Yes Solar Solutions won a contract for construct a 1.32-MW solar project at the headquarters of Replacements, Ltd., the world’s largest retailer of china, crystal and silver, based in North Carolina.
Replacements had long considered solar power, and after expanding to a new and larger facility, the company designed the roof to specifically sustain the additional weight of solar panels—making it a solar-ready rooftop from the beginning. CivicSolar supplied S-5! metal roof attachment clamps and IronRidge rail systems were used for racking.
“This project was a result of industry support, as the referral came from a utility scaled solar company,” said Stew Miller, co-founder and president of Yes Solar Solutions. “When we got the contract, there was a sudden shortage of solar modules, and another solar company helped us source the materials. It was a good example of how solar companies can work together to the benefit of a customer and the industry.”
Yes Solar Solutions has maintained a product partnership with CivicSolar in previous projects, and the S-5! non-penetrating clamps met the cost, weight and ease-of-use requirements for the Replacements facility rooftop. During clamp installation, a plywood walkway was installed so the crew could inspect the roof, perform maintenance and protect the existing metal roof.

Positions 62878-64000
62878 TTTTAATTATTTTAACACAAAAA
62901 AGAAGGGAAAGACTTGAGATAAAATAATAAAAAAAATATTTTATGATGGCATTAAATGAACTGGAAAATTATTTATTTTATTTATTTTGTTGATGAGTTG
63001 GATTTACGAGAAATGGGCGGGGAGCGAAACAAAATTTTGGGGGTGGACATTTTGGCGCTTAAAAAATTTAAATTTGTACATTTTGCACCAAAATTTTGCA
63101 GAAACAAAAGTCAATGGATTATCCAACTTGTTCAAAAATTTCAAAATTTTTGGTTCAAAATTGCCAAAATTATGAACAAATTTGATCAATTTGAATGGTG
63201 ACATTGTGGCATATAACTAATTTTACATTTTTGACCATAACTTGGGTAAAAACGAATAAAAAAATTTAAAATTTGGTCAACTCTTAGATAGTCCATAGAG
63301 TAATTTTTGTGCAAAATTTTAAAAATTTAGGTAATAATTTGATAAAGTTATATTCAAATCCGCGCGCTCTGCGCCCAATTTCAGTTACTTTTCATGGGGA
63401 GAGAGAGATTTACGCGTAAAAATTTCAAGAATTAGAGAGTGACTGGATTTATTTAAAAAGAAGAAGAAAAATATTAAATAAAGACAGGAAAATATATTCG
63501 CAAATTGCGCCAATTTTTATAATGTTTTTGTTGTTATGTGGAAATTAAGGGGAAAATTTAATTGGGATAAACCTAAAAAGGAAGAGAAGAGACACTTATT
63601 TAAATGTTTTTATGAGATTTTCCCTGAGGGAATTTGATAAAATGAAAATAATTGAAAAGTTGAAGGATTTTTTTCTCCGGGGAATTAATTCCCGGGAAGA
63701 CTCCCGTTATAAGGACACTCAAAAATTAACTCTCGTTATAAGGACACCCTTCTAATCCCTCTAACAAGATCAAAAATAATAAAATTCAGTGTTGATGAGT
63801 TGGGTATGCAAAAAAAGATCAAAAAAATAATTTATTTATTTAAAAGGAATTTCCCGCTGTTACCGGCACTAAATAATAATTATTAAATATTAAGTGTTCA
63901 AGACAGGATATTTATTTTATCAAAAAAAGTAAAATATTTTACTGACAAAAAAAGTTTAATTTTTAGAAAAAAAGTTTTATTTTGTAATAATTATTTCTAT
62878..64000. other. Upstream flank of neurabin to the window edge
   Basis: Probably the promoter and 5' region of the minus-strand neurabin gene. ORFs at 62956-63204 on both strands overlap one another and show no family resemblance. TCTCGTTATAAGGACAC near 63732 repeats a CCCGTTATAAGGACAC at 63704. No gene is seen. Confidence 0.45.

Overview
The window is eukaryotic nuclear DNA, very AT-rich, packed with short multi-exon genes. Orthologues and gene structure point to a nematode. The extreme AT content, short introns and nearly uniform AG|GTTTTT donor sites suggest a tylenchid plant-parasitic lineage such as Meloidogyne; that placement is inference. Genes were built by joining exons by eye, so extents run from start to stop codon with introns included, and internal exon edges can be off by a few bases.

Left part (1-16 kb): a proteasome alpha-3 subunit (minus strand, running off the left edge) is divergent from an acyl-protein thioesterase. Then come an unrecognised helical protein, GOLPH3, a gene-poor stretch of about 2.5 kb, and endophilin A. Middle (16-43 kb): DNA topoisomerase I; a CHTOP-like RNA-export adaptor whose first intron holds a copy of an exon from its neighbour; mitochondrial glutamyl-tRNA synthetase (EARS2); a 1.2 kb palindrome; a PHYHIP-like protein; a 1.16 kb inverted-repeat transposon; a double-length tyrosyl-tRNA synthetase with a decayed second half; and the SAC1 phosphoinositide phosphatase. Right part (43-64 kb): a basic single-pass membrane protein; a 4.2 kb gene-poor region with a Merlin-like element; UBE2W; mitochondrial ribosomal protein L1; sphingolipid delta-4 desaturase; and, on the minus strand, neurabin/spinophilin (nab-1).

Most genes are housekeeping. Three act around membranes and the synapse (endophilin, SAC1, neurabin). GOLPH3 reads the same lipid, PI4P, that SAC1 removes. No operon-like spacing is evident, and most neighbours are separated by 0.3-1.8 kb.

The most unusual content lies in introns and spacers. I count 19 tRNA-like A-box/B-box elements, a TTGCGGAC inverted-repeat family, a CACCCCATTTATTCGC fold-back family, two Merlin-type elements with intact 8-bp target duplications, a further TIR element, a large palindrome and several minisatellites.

Kathy Miller, co-founder and CEO of Yes Solar solutions, said this project is “preparing the next generation for a sustainable future.
The racking system components and conduit lines on the rail system (installed over a two-month period) are supported with S-5-H clamps. These clamps accomodate metal roof panels with horizontal seam and offer zero roof penetration. The design of the clamp features two pieces, an ideal choice for this project, as it can be installed anywhere along the length of the rib.
Spanning three-quarters of the entire surface of the arena-sized shopping facility, or 200,000 sq. ft., the PV system is divided into four separate systems, all on the same roof. It is also the largest net-metered project in North Carolina, which means excess power can be returned to the grid.
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